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Help with fixing blotchy finish

frizzygirl's picture


My husband has just finished one of two Mission style bookcases.  He used Minwax wipe-on gel stain and Minwax wipe-on varnish.  The wood we used is solid red oak, mostly rift-sawn and quarter sawn., and sanded to 220 grit sandpaper.  Somehow after the first coat of stain, a set of fingerprints got onto the top.  I don't know if they had glue in them or not, but these areas are now blotchy (pale) and sticky and uneven.  Adding the second coat of stain or the varnish didn't help, and actually made the problem worse.  Any suggestions for repairing the pale areas without having to re-sand and re-finish the top?  Thanks.


SteveSchoene's picture

(post #110726, reply #1 of 3)

No.  Unless you want to paint the top, stripping, sanding and refinishing are the order of the day. 

Test your finish on scrap, FIRST, or risk having to scrap your finish.

DHAM's picture

(post #110726, reply #2 of 3)

By the time you fool around with it to avoid stripping and re-finishing the top, you could have stripped and re-finished the top (most likely).  Then, you would have the perfect finish the piece deserves.  Just a thought.......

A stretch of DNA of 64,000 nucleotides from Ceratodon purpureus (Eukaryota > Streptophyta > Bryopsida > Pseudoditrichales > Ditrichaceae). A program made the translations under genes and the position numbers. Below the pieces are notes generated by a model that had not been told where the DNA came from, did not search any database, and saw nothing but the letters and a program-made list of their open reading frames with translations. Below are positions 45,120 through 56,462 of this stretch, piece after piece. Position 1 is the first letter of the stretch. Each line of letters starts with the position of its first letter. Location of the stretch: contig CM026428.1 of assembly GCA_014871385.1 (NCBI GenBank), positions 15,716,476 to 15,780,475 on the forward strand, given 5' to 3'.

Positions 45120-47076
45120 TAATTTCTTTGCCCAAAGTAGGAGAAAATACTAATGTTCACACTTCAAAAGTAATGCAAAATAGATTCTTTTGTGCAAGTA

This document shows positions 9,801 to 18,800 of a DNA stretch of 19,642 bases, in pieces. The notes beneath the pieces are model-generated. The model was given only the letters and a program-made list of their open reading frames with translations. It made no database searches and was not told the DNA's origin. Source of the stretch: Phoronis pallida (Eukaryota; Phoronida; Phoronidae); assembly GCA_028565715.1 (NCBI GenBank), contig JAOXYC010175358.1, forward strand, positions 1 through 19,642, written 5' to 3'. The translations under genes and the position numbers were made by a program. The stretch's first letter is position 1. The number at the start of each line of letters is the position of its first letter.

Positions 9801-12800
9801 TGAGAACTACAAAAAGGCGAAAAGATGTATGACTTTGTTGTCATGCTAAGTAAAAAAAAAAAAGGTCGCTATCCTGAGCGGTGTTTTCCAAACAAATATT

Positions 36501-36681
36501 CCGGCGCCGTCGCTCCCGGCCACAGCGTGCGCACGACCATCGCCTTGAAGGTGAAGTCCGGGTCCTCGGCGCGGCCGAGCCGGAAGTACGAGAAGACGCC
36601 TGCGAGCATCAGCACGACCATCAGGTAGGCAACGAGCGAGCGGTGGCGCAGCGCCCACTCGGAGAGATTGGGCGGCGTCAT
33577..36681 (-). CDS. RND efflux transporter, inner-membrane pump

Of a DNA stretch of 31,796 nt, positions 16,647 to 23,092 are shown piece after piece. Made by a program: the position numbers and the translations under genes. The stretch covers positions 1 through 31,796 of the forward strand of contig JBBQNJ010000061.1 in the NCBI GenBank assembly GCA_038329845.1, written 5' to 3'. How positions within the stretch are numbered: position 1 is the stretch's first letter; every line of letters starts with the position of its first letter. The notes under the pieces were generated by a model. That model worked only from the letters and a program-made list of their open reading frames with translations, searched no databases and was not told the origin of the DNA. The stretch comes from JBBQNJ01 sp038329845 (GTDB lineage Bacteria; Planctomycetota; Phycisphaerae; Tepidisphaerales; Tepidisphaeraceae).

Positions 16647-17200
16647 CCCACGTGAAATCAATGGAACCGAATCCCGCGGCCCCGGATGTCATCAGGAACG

JP's picture

(post #110726, reply #3 of 3)

Once the stain has fully cured you can use tinted shellac to shade the light areas. You can purchase dewaxed shellac as Zinsser Seal Coat,

You must use the dewaxed shellac, such as Seal Coat or the varnish, I am assuming it is polyurethane, will not stick to the shellac.

You can then add a dye such as Transtint,, to add color to the shellac and tone/stain the finger prints to the same color as the top coat.

Another alternative is to add Artist Oil Colors or Universal Tinting Colorants directly to your varnish to make a glaze to use as a stain/toner as well. Just like the shellac.

I recommend the shellac since it is soluble in alcohol and not oil. Therefore if you make the repair too dark you can remove it with some denatured alcohol and not harm the previous top coats.

if you tint the varnish then you may end up stripping the whole thing if the color match is bad.

What I am proposing is simple in theory but takes some experience and practice. I do not believe all is lost with this project. However the fix may be outside your realm of expertise or experience. If you are willing to invest a little time and a few bucks, you will learn a little more about finishing.

Feel free to e-mail me with any more questions you may have.

I will do the best I can to help.